A former German top diplomat said he still had fond feelings for Yemen as he and his family headed home Sunday after a four-day hostage drama at the hands of Yemeni tribesmen.
Jürgen Chrobog and his wife in Aden on Sunday
"Despite everything, I love Yemen," said Jürgen Chrobog, a former ambassador and foreign ministry number two who was snatched on a road in the east of the country on Wednesday with his wife and three sons.
The five were released Saturday after security forces backed by army solders laid siege to the kidnappers' hideout in the small village of Al-Saeed and seized four hostage-takers.
It was the fourth abduction of foreign tourists in Yemen this year. Two Austrians were freed in December after being held for three days.
After meeting with Yemen's president, Chrobog, 65, and his family boarded a Lufthansa plane chartered for their return to Germany and told reporters that they were going home to Cologne.
The family was seized by tribesmen who reportedly sought to use them as bargaining chips in a tribal vendetta. They were abducted from a restaurant on the road between the port city of Aden and Shabwa, which lies 480 kilometers (300 miles) east of the capital Sanaa.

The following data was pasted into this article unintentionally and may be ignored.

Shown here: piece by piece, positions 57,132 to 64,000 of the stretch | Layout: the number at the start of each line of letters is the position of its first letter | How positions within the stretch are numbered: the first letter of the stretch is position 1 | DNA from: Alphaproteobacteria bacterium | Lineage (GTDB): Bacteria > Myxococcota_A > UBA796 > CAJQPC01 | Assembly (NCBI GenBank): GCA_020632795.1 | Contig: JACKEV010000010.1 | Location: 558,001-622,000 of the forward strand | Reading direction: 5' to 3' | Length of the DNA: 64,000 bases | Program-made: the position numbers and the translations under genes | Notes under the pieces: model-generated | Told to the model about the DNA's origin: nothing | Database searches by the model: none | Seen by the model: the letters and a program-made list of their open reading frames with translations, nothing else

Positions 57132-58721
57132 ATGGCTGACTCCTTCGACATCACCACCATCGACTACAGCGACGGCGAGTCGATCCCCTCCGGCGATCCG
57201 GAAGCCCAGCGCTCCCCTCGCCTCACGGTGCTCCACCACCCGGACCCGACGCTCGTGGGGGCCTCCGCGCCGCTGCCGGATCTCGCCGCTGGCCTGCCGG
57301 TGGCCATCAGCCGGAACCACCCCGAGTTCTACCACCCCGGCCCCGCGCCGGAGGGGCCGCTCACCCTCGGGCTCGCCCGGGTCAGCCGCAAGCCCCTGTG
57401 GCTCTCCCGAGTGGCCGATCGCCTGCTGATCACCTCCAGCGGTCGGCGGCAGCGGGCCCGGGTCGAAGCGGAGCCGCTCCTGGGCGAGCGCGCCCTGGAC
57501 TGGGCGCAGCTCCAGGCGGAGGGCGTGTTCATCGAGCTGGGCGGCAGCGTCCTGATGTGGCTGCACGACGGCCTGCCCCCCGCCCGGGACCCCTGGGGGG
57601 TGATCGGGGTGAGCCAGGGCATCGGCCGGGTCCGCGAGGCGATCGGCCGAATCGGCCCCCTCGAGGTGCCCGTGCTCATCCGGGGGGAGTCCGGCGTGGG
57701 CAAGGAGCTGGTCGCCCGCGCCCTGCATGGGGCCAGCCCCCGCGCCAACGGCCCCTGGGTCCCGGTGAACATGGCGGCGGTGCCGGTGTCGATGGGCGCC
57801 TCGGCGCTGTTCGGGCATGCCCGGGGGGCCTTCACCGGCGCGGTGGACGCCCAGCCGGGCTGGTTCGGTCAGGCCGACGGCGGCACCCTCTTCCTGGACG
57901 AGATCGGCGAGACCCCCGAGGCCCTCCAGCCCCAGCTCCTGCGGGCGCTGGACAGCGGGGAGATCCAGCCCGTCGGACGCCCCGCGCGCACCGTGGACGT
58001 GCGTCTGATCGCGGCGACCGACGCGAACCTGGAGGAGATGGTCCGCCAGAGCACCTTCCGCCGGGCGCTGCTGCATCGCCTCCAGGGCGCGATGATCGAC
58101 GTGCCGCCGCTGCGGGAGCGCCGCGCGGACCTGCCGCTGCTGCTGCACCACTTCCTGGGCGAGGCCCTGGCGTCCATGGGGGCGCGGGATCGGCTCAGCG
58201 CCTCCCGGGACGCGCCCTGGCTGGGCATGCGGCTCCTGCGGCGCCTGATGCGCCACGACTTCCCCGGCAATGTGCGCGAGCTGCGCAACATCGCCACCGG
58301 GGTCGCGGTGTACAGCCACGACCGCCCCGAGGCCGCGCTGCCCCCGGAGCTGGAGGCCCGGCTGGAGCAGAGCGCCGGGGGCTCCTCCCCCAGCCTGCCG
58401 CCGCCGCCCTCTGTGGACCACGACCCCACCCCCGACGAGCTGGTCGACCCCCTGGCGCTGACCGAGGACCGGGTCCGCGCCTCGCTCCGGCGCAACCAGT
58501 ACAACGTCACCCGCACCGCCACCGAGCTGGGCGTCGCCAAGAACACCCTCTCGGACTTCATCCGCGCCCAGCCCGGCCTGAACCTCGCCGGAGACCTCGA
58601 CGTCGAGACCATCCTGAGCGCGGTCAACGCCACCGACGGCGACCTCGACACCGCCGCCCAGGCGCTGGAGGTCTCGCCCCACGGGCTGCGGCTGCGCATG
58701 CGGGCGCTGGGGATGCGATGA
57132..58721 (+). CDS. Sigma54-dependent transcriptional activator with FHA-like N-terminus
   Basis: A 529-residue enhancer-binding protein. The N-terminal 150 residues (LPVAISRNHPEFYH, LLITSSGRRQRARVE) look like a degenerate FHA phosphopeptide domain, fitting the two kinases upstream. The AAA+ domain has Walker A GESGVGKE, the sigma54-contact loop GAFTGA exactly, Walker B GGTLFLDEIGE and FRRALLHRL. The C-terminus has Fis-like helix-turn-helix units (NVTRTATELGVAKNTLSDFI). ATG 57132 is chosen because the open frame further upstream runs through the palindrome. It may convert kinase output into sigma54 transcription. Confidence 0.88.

"We were worried during the first few hours after we were kidnapped. But the kidnappers told us they were not terrorists," Chrobog said, adding that he then felt "reassured."
However, he noted that "during our time in captivity, we saw some children of the tribe were carrying guns when they should have been at school."
"I think that this country's problem is education. Such children should be in schools," he said. "But it seems unfortunately that there are no schools (in their region) and so they have to create tribal zones to resolve their problems."
Yemeni President Ali Abdullah Saleh received the former hostages at the presidential palace prior to their departure, where he wished them a Happy New Year and assured them that their kidnappers would be "punished."
"Kidnappings are unacceptable and against the law," Saleh said, adding that the Germans' kidnapping did not have "political motives" and therefore was not "an act of terrorism."
"It was the work of individuals disowned by their society and their tribe. They will have to account for their actions and they will be punished," Saleh said.
Three Yemeni drivers were also freed along with the family.
Their release followed mediation efforts by a team made up of tribal chiefs and government representatives who negotiated with the hostage-takers.
Tribal chief Sheikh al-Ahmar Ali al-Aswad was said by tribal sources to have been holding the Germans as bargaining chips for the release of the five brothers he said were wrongly imprisoned by Yemeni authorities.